The Chemotherapy for Colorectal Cancer Plan Starts
When I was getting ready to start my battle against cancer I couldn’t decide which part of the plan was the most feared.
Which treatment plan was to be feared the most. Was it chemotherapy for colorectal cancer or was it the radiation treatments for colorectal cancer?
The radiation looked ominous to me at first. Laying down and getting targeted by a laser wasn’t my idea of fun. I actually have written another article all about the radiation treatments I received for colon cancer, you can read How to Get Through the Radiation Treatments for Colorectal Cancer, for that experience.
But then again sitting and having chemo dripped into your veins for a couple of hours wasn’t anything I was looking forward to either.
Where My Focus Was
So life after the treatments was what I focused on. Hour after hour, and day after day. Stay in the moment. Keep pushing forward. It was all going to be fine. God is with me, …etc…as my mind wandered.
So it came down to the fact that the radiation was one thing, with its, own characteristics and taking chemotherapy either through pills or through the IV in my port was another thing.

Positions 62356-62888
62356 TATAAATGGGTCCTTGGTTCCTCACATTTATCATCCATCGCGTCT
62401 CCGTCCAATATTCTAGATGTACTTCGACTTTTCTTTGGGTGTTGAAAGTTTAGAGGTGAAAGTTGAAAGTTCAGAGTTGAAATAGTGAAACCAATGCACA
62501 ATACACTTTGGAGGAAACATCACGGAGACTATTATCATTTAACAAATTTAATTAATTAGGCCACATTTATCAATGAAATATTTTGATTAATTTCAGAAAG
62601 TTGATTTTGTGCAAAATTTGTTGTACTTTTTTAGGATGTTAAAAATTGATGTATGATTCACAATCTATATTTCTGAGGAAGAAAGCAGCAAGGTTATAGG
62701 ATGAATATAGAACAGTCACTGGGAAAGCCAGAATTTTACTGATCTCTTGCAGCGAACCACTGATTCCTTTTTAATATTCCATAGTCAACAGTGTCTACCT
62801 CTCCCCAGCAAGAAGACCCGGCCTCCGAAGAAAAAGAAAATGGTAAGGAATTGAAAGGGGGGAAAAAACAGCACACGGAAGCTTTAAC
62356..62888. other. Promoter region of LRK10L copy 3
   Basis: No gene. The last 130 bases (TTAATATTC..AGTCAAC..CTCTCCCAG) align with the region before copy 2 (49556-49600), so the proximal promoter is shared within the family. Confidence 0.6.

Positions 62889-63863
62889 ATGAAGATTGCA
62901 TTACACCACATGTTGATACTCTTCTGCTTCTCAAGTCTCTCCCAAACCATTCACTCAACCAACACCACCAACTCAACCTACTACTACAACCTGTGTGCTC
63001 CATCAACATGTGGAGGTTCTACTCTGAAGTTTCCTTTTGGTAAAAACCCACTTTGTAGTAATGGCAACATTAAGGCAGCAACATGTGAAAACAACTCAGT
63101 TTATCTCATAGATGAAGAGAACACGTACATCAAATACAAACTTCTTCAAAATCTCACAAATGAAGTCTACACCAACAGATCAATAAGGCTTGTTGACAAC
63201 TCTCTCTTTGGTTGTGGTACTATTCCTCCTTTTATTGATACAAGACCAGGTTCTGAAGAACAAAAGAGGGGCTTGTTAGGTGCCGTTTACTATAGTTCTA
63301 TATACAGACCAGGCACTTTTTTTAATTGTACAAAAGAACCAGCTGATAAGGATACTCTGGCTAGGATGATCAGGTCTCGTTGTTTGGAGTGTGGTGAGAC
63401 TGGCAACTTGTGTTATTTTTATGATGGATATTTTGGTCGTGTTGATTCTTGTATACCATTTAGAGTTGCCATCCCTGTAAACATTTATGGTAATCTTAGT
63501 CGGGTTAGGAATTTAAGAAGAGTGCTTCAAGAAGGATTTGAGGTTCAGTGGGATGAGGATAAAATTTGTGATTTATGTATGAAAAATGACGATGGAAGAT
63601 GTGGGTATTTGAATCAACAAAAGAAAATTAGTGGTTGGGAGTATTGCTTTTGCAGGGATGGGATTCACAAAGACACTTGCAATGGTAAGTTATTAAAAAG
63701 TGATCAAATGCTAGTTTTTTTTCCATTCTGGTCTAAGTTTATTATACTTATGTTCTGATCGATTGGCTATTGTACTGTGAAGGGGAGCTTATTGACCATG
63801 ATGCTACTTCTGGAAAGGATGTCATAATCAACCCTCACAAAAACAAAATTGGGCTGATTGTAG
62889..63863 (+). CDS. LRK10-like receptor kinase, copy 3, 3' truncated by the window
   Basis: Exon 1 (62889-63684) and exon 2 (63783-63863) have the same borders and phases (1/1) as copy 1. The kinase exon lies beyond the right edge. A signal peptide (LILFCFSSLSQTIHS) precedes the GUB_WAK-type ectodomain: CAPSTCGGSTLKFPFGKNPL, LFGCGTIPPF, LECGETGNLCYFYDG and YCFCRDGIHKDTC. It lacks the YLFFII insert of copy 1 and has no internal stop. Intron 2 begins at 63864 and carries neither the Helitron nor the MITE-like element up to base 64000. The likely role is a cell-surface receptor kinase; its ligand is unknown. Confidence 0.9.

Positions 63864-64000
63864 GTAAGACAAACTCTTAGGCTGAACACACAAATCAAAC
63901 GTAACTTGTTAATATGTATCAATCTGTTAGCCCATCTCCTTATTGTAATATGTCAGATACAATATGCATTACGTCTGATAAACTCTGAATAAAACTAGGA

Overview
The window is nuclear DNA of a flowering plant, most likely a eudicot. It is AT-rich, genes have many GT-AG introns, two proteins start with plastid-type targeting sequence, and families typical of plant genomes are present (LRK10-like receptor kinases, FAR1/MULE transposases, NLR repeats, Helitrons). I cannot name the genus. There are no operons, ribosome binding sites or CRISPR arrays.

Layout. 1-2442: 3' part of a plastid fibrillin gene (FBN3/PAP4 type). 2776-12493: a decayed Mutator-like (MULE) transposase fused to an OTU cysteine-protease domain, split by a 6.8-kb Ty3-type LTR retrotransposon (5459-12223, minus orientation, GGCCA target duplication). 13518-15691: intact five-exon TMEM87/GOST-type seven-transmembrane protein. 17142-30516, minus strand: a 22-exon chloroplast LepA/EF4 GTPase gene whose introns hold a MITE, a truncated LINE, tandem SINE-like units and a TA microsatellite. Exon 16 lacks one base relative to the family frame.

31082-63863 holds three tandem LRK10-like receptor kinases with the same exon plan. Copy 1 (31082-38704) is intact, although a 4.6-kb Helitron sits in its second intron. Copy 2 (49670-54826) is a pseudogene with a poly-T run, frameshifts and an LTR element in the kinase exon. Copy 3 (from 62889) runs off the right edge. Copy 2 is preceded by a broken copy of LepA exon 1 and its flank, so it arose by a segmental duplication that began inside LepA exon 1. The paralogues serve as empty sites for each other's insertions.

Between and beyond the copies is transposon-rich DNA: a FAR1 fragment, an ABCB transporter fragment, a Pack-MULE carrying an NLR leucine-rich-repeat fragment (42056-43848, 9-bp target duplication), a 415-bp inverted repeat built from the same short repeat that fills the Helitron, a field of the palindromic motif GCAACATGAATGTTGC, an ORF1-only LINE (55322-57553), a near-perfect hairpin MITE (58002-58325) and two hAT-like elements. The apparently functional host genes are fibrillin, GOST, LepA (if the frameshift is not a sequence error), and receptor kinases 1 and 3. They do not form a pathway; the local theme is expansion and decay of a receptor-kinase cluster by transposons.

They really were different and I didn’t prefer one as being easier than the other. Neither was fun and chemo had it’s famous side effects. These are specifically different for each person but then generally the same as well.
My Personal Chemotherapy Side Effects
Here is a list of side effects that I personally experienced in my year of treatments.
- My skin was very sensitive to extreme temperature changes, especially cold weather. I was told that many patients experience a dramatic increase in sensitivity to cold temperatures. If its 25 degrees, it will now feel to me like it was well below 0. Brrrr….
- A raised sense of smell. Most foods didn’t smell very good. In fact, some would make you almost feel like vomiting. I had to stay away from the kitchen when the family was preparing dinner. But I did have nausea pills to take if I thought it was bad enough, to prevent vomiting.
- This affected me then, it still does 4 years later. My hands are now much colder than they used to be. I just struggle to get them any warmer sometimes.
- You generally feel lethargic. While the chemo is being put into your body, you will be for the lack of any better term, lethargic. Your energy level has dropped and all but disappeared some days. It actually would go down and then return a few days later. But that increased energy would only last for a few days. Then once your next chemo IV was done it would go down again.
- My treatment plan was for 10 chemo hook-ups every two weeks. I was halfway through and the one type of chemo dosage was cut in half because I was experiencing peeling on my feet pads and my fingers were peeling some as well. We had to make sure I stayed hydrated and that I did Not peel any of the skin off. This was a strict order. This definitely was caused by the chemo.
4 Top Tips to Limiting Side Effects of Chemotherapy for Colorectal Cancer
Stay hydrated by drinking lots of water. There is just something about it, you can get dried out really easy. Make yourself drink at least 4-8 ounce glasses of water each day. You will not want to drink that much but you must drink it anyway. Trust me, you will appreciate this advice.